Kehilat Middlesbrough Newsletter No 5 January 2000 page 3
My name is Sonja Altman, nee Fleischer. I was born on 3 October 1932 in Vienna. My brother Meir was born in 1934.
In April 1939 we had exit papers for myself and my parents but none for my brother. We could only leave if we had them.
A family by the name of Sadler in Hutton Rugby were my parents’ sponsors and the Hymans in M’bro were mine. As you can imagine, my mother was frantic because papers were unavailable for my brother. We were virtually prisoners in our own home and the exit visas were not yet stamped. We received a letter for an exit date for myself on the "Kindertransport", but still not for Meir.
My mother must have known by some sixth sense or God given intuition of the impending doom that would cast its shadow over the whole world because she started packing cases and began to take me every day to the railway station to see if I could get on the train, as she feared to wait for my exit date. On 13 June we went again to the station and just by pure chance a mother at the last minute decided to take off her child as she couldn’t bear to part with it. My mother saw her chance and grabbed me and literally threw me on to the moving train - no kiss goodbye, no time for tears or hugs or soft words. The train pulled out with me, aged six, a doll, no food parcel, no papers - just a change of clothes and my label with Sonja Fleischer on it.
The journey took two days. The atmosphere was tense, and sad, with children crying. I cried all of the journey and was dreadfully ill and sick: I just desperately wanted my mother. The train made various stops to allow the officers to search the parcels - even my doll was searched. All I remember seeing was this vast expanse of sea, all round me, heaving and gray , and the thought of being so totally alone.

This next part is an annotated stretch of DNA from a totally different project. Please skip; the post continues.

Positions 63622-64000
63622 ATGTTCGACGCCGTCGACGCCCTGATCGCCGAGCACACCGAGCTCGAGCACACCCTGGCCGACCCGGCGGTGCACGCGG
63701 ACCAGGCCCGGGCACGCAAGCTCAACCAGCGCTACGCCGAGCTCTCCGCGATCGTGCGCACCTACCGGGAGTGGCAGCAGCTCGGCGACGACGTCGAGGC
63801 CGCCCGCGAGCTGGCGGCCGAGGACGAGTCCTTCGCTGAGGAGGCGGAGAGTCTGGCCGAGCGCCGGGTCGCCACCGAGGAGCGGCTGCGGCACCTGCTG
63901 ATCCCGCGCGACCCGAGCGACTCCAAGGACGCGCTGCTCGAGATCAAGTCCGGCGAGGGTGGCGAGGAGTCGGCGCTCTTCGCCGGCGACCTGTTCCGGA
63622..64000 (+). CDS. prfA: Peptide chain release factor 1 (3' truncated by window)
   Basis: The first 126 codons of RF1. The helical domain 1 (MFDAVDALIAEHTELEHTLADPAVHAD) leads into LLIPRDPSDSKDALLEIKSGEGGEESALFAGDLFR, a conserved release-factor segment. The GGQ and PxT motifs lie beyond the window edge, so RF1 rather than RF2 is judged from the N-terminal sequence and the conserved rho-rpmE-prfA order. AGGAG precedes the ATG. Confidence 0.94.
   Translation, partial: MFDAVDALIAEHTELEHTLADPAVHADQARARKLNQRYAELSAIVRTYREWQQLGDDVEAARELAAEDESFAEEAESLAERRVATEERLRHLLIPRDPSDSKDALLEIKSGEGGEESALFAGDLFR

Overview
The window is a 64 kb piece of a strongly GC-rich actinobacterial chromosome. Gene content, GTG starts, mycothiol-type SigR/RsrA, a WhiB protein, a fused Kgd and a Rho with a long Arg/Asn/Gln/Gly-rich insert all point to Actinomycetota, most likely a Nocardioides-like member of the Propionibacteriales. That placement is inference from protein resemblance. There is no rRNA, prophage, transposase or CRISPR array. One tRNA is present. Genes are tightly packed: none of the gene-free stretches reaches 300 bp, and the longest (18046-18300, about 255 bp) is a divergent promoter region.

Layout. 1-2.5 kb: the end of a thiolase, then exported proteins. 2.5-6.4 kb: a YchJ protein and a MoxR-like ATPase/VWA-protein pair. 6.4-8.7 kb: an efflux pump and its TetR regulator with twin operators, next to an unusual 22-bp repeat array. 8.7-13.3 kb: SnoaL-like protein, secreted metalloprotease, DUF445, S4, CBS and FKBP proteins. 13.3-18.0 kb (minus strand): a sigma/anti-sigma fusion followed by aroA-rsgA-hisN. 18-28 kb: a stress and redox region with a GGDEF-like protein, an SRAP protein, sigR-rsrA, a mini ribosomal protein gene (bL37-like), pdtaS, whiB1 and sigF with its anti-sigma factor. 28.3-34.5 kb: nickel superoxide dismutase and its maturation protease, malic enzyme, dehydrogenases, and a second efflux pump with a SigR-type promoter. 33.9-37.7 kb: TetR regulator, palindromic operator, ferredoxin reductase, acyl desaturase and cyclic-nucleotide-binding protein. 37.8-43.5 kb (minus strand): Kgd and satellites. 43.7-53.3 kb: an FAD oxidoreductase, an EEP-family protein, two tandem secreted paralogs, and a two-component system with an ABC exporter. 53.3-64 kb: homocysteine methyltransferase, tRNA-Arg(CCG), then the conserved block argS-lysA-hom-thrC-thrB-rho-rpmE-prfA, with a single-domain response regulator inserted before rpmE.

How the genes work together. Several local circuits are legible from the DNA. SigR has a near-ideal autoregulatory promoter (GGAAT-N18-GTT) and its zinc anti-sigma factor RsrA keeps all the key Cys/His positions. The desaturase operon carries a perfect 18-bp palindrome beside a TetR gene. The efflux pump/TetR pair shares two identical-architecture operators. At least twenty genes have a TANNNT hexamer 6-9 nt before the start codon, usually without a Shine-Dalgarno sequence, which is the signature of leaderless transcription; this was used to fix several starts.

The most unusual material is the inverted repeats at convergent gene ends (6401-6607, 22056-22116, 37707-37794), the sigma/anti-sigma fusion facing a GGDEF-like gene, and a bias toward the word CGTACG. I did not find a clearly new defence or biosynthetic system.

We arrived at Harwich and of course I had no papers. After being checked for contagious diseases, I was taken to the Jewish organization in Bloomsbury and made them understand I had a cousin, who came to see me. I stayed there for a few days, overjoyed at being with family, and when they had sorted out that I had a sponsor, I went to the Hyman family in M’bro.
I lived with the Hyman family who were kind and lovely and looked after me very well. I attended school and naturally enough was the butt of many jokes - after all, in deepest, darkest Yorkshire, how many had known Jews, let alone had one in their midst? The children were cruel though - they called me names - after all, I must have looked very strange to them and especially as I spoke no English. Mind you, when I did learn it was with a broad Yorkshire accent! Just right for Clayhall, where I now live! Sonia Altman Clayhill, Ilford, England
[Ed note: This is a short extract from "My Name is Sonja – a story of the Kindertransport", the full text of which can be read on our website]